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I hope this is not too vague of a question. Stone duality implies that the category Pro(FinSet) is equivalent to the category of Stone spaces (compact, Hausdorff, totally disconnected, topological spaces). This equivalence carries over to profinite vs Stone-topological algebras for a number of algebraic theories, such as groups, monoids, semigroups, and rings. The case of profinite groups is especially well-known.

My question is: why are such equivalences important? Where in mathematics do we gain something by identifying a pro-(finite group) with a Stone topological group? I mean something other than "concreteness" or "familiarity"—certainly it may be easier (for some people) to think about a Stone topological group than about a cofiltered diagram of finite groups, but are there important things that we couldn't prove about cofiltered diagrams of finite groups without knowing that they are equivalent to Stone topological groups?

I am especially interested because this manifestation of Stone duality seems to be "fragile" for generalizations in several directions. For instance, Theo JF commented on this question that Stone-topological groupoids are not equivalent to pro-(finite groupoids). The equivalence is also false if we generalize from finite sets/groups to ones of larger cardinality. It is true that pro-groups with surjective transition maps can be identified with pro-discrete locales, but I don't know anything about whether this is true for pro-sets (cf. question linked above), or any type of algebras other than groups. So in all the cases where the generalization fails, what is lost if we just work with pro-objects and ignore the missing topological aspect?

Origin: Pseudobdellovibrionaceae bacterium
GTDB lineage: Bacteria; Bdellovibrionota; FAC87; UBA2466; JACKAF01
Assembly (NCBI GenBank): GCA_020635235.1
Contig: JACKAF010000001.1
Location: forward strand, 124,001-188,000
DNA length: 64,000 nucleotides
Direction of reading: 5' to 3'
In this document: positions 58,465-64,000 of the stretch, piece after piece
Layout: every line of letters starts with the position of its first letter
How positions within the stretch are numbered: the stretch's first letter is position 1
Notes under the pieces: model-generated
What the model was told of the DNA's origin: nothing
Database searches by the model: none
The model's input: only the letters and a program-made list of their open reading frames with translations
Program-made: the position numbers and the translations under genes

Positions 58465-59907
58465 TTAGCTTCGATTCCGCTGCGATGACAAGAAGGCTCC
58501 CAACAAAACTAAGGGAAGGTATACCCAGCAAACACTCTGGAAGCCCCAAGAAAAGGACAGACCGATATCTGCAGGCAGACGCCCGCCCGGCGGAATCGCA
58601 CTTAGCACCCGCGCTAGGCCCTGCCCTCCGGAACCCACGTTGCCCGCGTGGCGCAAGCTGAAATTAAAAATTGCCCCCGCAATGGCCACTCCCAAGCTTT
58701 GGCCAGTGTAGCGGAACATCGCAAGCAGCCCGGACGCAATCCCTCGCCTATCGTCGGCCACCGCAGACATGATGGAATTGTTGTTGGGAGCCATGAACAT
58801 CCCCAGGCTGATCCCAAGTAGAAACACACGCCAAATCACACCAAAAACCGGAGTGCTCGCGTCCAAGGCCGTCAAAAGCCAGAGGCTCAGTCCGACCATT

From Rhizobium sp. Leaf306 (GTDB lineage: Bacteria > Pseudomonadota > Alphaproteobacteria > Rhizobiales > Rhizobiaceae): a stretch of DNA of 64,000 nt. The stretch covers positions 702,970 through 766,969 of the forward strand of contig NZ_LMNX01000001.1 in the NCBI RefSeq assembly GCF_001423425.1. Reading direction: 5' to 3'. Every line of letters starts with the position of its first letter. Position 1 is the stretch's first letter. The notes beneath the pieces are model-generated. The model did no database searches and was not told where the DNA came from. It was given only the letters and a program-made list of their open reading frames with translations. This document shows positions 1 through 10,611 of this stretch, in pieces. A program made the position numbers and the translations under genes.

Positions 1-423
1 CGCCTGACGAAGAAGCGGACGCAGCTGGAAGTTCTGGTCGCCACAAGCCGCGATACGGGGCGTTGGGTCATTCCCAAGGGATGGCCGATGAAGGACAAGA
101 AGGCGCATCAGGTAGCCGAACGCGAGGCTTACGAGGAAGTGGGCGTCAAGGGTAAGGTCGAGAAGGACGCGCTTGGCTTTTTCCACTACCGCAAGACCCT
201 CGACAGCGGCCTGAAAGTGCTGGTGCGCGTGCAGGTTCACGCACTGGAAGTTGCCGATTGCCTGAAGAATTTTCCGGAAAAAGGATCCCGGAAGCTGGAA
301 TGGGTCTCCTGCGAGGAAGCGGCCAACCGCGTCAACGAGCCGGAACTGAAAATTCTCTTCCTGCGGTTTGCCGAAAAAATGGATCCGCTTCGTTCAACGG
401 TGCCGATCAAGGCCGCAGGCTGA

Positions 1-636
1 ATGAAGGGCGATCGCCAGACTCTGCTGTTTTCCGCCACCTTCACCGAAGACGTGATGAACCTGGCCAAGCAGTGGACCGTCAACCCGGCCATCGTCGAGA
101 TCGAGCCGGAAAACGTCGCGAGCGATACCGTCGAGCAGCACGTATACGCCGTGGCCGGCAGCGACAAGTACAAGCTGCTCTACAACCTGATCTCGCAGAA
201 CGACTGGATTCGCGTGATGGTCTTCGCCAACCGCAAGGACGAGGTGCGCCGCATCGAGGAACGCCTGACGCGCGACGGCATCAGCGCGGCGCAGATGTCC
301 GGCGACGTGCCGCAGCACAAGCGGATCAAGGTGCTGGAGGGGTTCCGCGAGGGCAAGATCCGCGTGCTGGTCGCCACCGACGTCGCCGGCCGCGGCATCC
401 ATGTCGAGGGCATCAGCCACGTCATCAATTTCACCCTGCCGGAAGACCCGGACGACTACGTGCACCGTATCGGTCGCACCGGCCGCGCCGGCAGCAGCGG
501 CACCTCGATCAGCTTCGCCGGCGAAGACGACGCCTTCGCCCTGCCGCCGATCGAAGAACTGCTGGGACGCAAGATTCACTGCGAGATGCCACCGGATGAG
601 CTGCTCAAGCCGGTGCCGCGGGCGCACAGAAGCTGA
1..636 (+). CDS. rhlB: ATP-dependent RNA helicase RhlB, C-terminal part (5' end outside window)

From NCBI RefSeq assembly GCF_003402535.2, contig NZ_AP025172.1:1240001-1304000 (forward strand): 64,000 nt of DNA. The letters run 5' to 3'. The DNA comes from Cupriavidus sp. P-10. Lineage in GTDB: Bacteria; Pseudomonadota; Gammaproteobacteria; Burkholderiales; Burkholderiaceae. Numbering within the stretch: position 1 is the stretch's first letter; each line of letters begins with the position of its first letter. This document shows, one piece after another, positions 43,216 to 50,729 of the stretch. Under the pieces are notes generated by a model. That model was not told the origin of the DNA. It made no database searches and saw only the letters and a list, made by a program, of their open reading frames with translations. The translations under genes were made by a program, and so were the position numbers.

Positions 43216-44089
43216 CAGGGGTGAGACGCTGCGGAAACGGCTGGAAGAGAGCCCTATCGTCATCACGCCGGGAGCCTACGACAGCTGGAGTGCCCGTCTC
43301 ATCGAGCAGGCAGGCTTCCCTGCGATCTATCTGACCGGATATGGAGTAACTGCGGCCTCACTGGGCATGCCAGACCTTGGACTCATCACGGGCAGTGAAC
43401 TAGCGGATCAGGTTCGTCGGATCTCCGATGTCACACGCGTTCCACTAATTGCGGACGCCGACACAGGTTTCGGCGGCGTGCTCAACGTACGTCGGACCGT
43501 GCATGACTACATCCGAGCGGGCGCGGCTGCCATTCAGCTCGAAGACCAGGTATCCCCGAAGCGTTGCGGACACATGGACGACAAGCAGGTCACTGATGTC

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I am not sure if that's the sort of answer you are looking for, so I will post it as a comment. The topology often gives a convenient language to express that something happens "on the finite level". E.g. if you consider an infinite Galois extension of fields, its Galois group is pro-finite and closed subgroups correspond bijectively to intermediate fields under the Galois correspondence. Of course, you can express this using co-filtered diagrams, but it would be harder to parse and harder to get a feel for the statement. – Alex B. Dec 15 '10 at 6:23
Not just Galois groups of infinite-degree extensions, but such basic groups such as the additive group $\mathbf{Z}_p$ or the multiplicative group $\mathbf{Z}_p^\times$ are profinite groups. – Chandan Singh Dalawat Dec 15 '10 at 6:32
@Chandan Yes, I was trying to give an example of where the topology actually matters, i.e. where it is substantially easier and more intuitive to formulate an important and natural statement in the topological language than in the language of co-filtrations. – Alex B. Dec 15 '10 at 6:46
Incidentally, there are at least two "Theo"s on this site interested in category theory and related topics. (The other one recently answered a question of mine.) – Theo Johnson-Freyd Dec 15 '10 at 7:38
Here are two partial answers. If you think either is good enough for an actual answer, I can repost them, but I don't think they're worth it. (1) As Alex Bartel suggested, it's convenient to use "topological" intuition when handling pro-objects. (2) At least in the profinitegroupoid lack-of-associativity, knowing a groupoid internal to Stone spaces is more data than knowing a pro-object in the category of finite groupoids. And if you are a fan of enriched category theory, you might actually like studying groupoids internal to Stone spaces. – Theo Johnson-Freyd Dec 15 '10 at 7:53

The answer is "for lots of reasons". Let me explain a couple:

1. As several people have already noted in answers and comments, sometimes profinite groups arise naturally. For example, if $k$ is a field and $k^s$ is its separable closure, it is natural to consider the group of automorphisms of $k^s$ over $k$. One then equips this group with a topology (the weak topology, when $k^s$ is equipped with its discrete topology --- i.e. two elmenents are close it their action coincides on a large finite set of elements of $k^s$), and then discovers that this makes the automorphism group into a profinite group.

Now one can bring the pro-structure to the fore by regarding $k^s$ not just as a field extension of $k$, but as an ind-finite extension of $k$, by writing it as the inductive limit of its finite subextensions. But, while this is technically useful in some contexts (for example, in the proof the automorphism group is profinite), it is not always convenient --- there are often advantages to having $k^s$ available as a naked field, without having to bother with its ind-structure.